May 1, 2013

U.S. pledge on Medicaid sparks clash in Maine

Democrats say the clarification on federal funding paves the way for expansion in Maine, but LePage officials say it falls short.

By Kevin Miller kmiller@pressherald.com
Staff Writer

(Continued from page 1)

Mayhew said Sebelius' letter did not address that issue, which will be key to the LePage administration's decision.

Mayhew said it also remains unclear to her department how Maine would be reimbursed, since the state previously offered more generous Medicaid coverage than the federal government required.

"It's why we wrote the letter (to Sebelius), to better understand what they are willing to do to work with Maine," said Mayhew, who will meet with top officials in Washington this week to discuss the issue.

In her letter to LePage, Sebelius pledged to continue working with the administration on the issue, but did not address the 10-year request. "I remain committed to working with you to consider all available options for ensuring the sustainability of your Medicaid programs," Sebelius wrote.

Democratic leaders had received their own letter from the head of the Centers for Medicare and Medicaid Services, Cindy Mann.

That letter, combined with Sebelius' note to LePage, constitute a "game changer," they said.

Democratic U.S. Rep. Chellie Pingree of Maine also called on LePage to expand Medicaid.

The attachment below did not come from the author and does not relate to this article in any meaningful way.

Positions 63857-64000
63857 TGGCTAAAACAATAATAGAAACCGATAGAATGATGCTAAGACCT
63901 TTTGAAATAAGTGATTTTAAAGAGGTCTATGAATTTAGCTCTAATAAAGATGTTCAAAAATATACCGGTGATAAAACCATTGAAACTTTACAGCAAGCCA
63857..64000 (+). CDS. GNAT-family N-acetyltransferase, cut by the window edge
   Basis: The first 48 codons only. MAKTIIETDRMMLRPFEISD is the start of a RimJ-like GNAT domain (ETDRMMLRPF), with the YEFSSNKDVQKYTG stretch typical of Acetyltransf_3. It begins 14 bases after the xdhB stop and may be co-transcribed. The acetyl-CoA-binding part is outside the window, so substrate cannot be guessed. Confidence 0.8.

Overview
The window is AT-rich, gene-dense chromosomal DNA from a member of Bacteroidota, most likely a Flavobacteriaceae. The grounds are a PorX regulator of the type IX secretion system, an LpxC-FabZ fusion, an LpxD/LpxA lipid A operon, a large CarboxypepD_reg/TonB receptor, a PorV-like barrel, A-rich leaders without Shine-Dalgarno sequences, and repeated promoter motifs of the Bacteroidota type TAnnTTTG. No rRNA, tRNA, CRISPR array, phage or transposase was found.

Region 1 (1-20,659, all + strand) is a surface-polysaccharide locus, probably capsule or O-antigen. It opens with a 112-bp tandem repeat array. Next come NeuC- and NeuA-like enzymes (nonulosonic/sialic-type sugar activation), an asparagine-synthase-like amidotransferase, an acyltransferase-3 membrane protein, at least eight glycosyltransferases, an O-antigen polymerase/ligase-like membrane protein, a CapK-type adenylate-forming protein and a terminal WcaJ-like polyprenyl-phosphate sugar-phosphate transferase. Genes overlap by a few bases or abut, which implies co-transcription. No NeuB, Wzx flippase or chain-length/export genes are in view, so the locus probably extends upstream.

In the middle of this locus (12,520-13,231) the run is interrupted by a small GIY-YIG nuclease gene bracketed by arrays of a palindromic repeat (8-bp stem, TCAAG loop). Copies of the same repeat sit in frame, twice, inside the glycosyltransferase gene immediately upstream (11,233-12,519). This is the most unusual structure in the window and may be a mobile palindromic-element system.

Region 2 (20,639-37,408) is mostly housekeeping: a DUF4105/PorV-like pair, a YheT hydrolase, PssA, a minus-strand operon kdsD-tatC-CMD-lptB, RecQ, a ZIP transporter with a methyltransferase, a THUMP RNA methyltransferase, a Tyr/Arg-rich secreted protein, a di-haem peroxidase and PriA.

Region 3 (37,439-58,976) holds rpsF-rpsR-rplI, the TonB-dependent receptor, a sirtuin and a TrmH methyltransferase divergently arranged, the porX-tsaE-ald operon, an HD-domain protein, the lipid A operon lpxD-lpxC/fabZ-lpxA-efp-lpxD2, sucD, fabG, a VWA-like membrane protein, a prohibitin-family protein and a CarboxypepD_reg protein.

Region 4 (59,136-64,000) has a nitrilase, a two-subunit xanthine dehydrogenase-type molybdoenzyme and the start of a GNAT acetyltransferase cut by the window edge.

"Those federal funds come from taxpayers in Maine and around the country," Pingree said in a prepared statement. "So if we turn the funding down, Maine people will be subsidizing Medicaid expansion in other states and not getting anything in return. It just doesn't make sense."

Pingree is married to S. Donald Sussman, majority share owner of MaineToday Media, publisher of the Portland Press Herald.

Maine's political debate over expanding Medicaid is tied to a debate in the Legislature about paying more than $484 million in Medicaid reimbursements owed to hospitals.

Democratic leaders have linked the two by saying they will back the LePage administration's high-priority hospital reimbursement plan if the governor agrees to expand Medicaid. They say the reimbursement plan is moving forward, but the two issues are tied because care for the uninsured is driving up health care costs.

That has been scorned by Republicans in the Legislature and the LePage administration, who accused Democrats of threatening to scuttle the reimbursement plan.

"The Republican caucus, I think, flatly will not go along with coupling the hospital debt with Medicaid expansion," said Rep. Kenneth Fredette, R-Newport.

He said LePage would veto any coupled bill and, without Republican support, Democrats would not be able to override the veto.

Kevin Miller can be contacted at 317-6256 or at:


Twitter: @KevinMillerDC


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